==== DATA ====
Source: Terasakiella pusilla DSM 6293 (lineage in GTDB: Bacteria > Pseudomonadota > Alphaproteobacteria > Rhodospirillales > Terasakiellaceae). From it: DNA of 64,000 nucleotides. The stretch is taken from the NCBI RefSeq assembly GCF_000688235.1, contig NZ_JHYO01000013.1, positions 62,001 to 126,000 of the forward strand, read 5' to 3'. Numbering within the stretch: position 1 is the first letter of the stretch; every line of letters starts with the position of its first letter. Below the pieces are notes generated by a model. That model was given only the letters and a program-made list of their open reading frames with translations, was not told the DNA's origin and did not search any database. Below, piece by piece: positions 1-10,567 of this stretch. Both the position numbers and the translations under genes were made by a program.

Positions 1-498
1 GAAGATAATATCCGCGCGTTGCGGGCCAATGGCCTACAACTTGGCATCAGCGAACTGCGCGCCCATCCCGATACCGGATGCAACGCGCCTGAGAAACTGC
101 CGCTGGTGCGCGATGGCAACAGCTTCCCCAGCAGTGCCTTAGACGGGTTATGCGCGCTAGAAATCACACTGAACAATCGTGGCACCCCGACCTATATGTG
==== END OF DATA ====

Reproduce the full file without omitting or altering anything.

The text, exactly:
Source: Terasakiella pusilla DSM 6293 (lineage in GTDB: Bacteria > Pseudomonadota > Alphaproteobacteria > Rhodospirillales > Terasakiellaceae). From it: DNA of 64,000 nucleotides. The stretch is taken from the NCBI RefSeq assembly GCF_000688235.1, contig NZ_JHYO01000013.1, positions 62,001 to 126,000 of the forward strand, read 5' to 3'. Numbering within the stretch: position 1 is the first letter of the stretch; every line of letters starts with the position of its first letter. Below the pieces are notes generated by a model. That model was given only the letters and a program-made list of their open reading frames with translations, was not told the DNA's origin and did not search any database. Below, piece by piece: positions 1-10,567 of this stretch. Both the position numbers and the translations under genes were made by a program.

Positions 1-498
1 GAAGATAATATCCGCGCGTTGCGGGCCAATGGCCTACAACTTGGCATCAGCGAACTGCGCGCCCATCCCGATACCGGATGCAACGCGCCTGAGAAACTGC
101 CGCTGGTGCGCGATGGCAACAGCTTCCCCAGCAGTGCCTTAGACGGGTTATGCGCGCTAGAAATCACACTGAACAATCGTGGCACCCCGACCTATATGTG